Inflected Language

Inflected Language


a fundamental concept in linguistic typology and the morphological classification of languages, referring to a language in which words are altered or formed chiefly by means of inflection. The concept was introduced in 1809 by F. Schlegel, who used it to describe the Semitic, Georgian, and several Indo-European languages.

Inflected languages are divided into two generally overlapping subclasses—those with internal and those with external inflection. External inflection, in contradistinction to affixation, is characterized by polysemy, as well as by fusion with the stem, which is expressed by alternation at the morpheme boundary. An example of polysemy may be found in the form ruk-oi (“by hand”), where the morpheme -oi indicates feminine gender, singular number, and the instrumental case. Internal inflection refers to positionally unconditioned vowel gradation within morphemes that has grammatical meaning, as in the German geht (“goes”), ging (“went”), der Gang (“a stroll”), or the Arabic thahab-a (“was walking”) and thihāb (“the process of walking”). The mechanism of internal inflection is particularly evident in the morphology of the verb, as in ablaut in German and the verb categories of the Semitic languages. Inflection is almost always combined with other formal modes of expressing meaning.


Sapir, E. lazik. Moscow-Leningrad, 1934. (Translated from English.) Kuznetsov, P. S. Morfologicheskaia klassifikatsiia iazykov. Moscow, 1954.
Reformatskii, A. A. “Aggliutinatsiia i fuziia kak dve tendentsii grammaticheskogo stroeniia slova.” In the collection Morfologicheskaia tipologiia i problema klassifikatsii iazykov. Moscow-Leningrad, 1965.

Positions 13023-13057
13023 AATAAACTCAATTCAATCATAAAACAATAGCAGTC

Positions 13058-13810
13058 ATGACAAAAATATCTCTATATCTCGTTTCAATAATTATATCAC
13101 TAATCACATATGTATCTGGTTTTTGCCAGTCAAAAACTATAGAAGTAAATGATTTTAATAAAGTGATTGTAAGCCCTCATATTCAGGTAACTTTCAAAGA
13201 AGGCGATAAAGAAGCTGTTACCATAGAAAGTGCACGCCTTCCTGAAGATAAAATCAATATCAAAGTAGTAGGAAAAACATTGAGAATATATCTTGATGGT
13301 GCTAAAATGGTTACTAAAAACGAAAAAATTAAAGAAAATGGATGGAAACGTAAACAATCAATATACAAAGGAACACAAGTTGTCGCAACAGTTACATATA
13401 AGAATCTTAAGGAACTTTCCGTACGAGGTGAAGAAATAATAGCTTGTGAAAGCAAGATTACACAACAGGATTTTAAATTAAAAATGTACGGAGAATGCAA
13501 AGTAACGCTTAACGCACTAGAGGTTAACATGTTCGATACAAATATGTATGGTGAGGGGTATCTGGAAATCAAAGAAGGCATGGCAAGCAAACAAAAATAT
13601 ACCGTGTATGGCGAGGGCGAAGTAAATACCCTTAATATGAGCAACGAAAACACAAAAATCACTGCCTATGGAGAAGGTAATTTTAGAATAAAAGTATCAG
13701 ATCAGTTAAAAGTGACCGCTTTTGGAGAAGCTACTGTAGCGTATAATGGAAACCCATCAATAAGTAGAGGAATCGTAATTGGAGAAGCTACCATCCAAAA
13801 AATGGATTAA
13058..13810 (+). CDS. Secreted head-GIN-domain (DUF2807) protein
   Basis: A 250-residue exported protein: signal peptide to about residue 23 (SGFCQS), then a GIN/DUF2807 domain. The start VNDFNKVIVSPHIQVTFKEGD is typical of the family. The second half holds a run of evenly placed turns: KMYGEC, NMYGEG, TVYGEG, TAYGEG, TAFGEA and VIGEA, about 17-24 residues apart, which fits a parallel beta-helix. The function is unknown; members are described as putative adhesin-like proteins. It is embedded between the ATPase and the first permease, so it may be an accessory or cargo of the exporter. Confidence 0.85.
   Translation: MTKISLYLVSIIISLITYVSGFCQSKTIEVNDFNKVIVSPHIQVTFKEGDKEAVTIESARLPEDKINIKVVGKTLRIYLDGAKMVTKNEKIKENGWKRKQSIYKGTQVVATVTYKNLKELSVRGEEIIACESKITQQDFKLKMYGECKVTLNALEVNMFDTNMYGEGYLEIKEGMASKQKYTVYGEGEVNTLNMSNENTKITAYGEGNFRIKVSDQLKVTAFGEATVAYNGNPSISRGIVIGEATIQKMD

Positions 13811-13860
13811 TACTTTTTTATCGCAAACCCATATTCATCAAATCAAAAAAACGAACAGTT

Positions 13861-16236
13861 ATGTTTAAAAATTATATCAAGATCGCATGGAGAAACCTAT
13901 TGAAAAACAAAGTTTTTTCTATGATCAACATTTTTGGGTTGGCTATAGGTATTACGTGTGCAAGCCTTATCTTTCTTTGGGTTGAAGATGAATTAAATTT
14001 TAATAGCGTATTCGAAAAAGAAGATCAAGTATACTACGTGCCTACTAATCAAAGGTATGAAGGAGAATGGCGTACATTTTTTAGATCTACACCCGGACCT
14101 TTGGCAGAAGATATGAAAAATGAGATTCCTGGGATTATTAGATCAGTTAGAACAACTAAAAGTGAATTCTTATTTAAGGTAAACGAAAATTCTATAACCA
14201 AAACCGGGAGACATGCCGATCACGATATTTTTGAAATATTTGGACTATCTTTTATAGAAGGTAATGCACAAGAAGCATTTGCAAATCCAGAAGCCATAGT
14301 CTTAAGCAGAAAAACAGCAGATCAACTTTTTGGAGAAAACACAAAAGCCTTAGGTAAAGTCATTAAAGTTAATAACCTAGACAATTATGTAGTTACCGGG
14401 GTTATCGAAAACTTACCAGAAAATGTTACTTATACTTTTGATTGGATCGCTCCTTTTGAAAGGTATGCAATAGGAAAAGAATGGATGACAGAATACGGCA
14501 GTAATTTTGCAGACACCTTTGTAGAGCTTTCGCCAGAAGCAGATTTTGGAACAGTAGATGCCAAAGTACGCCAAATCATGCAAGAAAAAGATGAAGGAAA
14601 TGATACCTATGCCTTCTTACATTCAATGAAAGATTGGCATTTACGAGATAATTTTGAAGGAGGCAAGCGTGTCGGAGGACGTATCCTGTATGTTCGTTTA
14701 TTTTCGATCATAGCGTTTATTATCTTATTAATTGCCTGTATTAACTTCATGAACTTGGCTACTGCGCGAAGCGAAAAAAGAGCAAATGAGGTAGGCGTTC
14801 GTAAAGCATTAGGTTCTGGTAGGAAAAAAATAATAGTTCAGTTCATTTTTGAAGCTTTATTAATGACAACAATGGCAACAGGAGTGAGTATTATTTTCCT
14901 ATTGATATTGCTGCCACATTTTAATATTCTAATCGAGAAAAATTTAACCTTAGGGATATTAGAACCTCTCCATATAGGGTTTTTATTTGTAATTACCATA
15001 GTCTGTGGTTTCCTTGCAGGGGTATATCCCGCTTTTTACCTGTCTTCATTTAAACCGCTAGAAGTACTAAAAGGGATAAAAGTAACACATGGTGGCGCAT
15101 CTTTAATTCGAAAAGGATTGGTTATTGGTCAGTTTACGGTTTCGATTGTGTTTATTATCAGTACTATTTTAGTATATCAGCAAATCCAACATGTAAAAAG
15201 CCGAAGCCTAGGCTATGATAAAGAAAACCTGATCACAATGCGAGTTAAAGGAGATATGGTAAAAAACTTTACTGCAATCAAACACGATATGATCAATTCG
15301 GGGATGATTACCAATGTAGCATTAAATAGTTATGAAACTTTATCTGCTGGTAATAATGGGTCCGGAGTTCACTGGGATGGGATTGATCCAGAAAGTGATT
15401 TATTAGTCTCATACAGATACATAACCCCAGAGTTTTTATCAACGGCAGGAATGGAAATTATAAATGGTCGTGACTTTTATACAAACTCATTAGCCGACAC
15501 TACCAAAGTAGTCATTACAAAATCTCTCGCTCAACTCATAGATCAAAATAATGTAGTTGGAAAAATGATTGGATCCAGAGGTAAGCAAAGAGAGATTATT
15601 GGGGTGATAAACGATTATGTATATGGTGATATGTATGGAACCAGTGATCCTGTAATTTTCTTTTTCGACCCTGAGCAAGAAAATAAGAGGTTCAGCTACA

References in periodicals archive ?
Appendices include a discussion of how grammar works in general, how one may successfully study an inflected language, and lists of question words and particular verbs.
It's far more difficult to find examples of garden path sentences in a highly inflected language such as Latin, which uses word endings to indicate parts of speech, case, and so on.
He has changed word order, since English is not an inflected language, omitted the particles, which often denote a tone of voice and so are difficult to translate, and removed many of the epithets, words or phrases that describe a character and in Greek are metrically bound to the name itself.
It has been tested on Catalan, Portuguese, and Russian, and can be applied to any inflected language.
Because Greek is an inflected language, poets writing in it have more syntactical freedom than is permissible in English.
In the eyes of al-Sijzi, this proposition covers up a problematic which he tries to elicit in the rather inflected language of Islamic Aristotelian philosophy.
Since the Croatian language is highly inflected language it was not a trivial task.
By keeping all the clauses in one sentence, Wootton preserves much of the focus and weight of the Latin, although, because English is not an inflected language, the sentence becomes longer (and hence more diffuse).
Part of the Germanic group of Indo - European languages, Old English was a highly inflected language with four major dialect divisions: Kentish, Mercian, Northumbrian, and West Saxon.
At about 6 years of age children become, essentially, linguistic adulst, whether they're speaking a highly inflected language like Lithuanian or an uninflected one like Chinese.
for both black and white American writers, in a wholly racialized society, there is no escape from racially inflected language, and the work writers do to unhobble the imagination from the demands of that language is complicated, interesting, and definitive" (12-13).